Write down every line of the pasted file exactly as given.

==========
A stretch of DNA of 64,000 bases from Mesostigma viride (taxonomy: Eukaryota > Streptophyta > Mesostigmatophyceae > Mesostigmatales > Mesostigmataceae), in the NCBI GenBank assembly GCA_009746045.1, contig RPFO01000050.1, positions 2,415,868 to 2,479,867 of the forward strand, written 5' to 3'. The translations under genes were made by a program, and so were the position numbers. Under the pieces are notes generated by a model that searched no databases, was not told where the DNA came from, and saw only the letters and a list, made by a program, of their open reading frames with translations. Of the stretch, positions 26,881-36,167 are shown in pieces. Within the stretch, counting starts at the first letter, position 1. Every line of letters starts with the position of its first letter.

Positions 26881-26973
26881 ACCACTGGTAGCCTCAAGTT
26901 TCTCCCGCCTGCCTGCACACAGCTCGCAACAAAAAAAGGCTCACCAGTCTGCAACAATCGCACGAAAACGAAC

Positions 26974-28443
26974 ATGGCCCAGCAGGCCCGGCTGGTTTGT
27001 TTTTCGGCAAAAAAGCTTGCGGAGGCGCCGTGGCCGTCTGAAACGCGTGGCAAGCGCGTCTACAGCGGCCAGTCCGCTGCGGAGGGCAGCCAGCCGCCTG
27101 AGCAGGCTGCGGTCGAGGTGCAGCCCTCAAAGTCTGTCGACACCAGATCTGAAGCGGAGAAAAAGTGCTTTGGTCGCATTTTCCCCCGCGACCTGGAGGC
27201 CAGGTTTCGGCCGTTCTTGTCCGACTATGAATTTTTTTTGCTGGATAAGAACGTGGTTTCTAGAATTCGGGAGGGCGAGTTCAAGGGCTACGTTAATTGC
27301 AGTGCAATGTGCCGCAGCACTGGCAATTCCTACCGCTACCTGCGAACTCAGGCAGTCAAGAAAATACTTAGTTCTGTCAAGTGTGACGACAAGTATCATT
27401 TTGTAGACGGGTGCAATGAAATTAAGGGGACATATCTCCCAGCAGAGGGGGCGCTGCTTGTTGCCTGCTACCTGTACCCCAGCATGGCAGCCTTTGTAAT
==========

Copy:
A stretch of DNA of 64,000 bases from Mesostigma viride (taxonomy: Eukaryota > Streptophyta > Mesostigmatophyceae > Mesostigmatales > Mesostigmataceae), in the NCBI GenBank assembly GCA_009746045.1, contig RPFO01000050.1, positions 2,415,868 to 2,479,867 of the forward strand, written 5' to 3'. The translations under genes were made by a program, and so were the position numbers. Under the pieces are notes generated by a model that searched no databases, was not told where the DNA came from, and saw only the letters and a list, made by a program, of their open reading frames with translations. Of the stretch, positions 26,881-36,167 are shown in pieces. Within the stretch, counting starts at the first letter, position 1. Every line of letters starts with the position of its first letter.

Positions 26881-26973
26881 ACCACTGGTAGCCTCAAGTT
26901 TCTCCCGCCTGCCTGCACACAGCTCGCAACAAAAAAAGGCTCACCAGTCTGCAACAATCGCACGAAAACGAAC

Positions 26974-28443
26974 ATGGCCCAGCAGGCCCGGCTGGTTTGT
27001 TTTTCGGCAAAAAAGCTTGCGGAGGCGCCGTGGCCGTCTGAAACGCGTGGCAAGCGCGTCTACAGCGGCCAGTCCGCTGCGGAGGGCAGCCAGCCGCCTG
27101 AGCAGGCTGCGGTCGAGGTGCAGCCCTCAAAGTCTGTCGACACCAGATCTGAAGCGGAGAAAAAGTGCTTTGGTCGCATTTTCCCCCGCGACCTGGAGGC
27201 CAGGTTTCGGCCGTTCTTGTCCGACTATGAATTTTTTTTGCTGGATAAGAACGTGGTTTCTAGAATTCGGGAGGGCGAGTTCAAGGGCTACGTTAATTGC
27301 AGTGCAATGTGCCGCAGCACTGGCAATTCCTACCGCTACCTGCGAACTCAGGCAGTCAAGAAAATACTTAGTTCTGTCAAGTGTGACGACAAGTATCATT
27401 TTGTAGACGGGTGCAATGAAATTAAGGGGACATATCTCCCAGCAGAGGGGGCGCTGCTTGTTGCCTGCTACCTGTACCCCAGCATGGCAGCCTTTGTAAT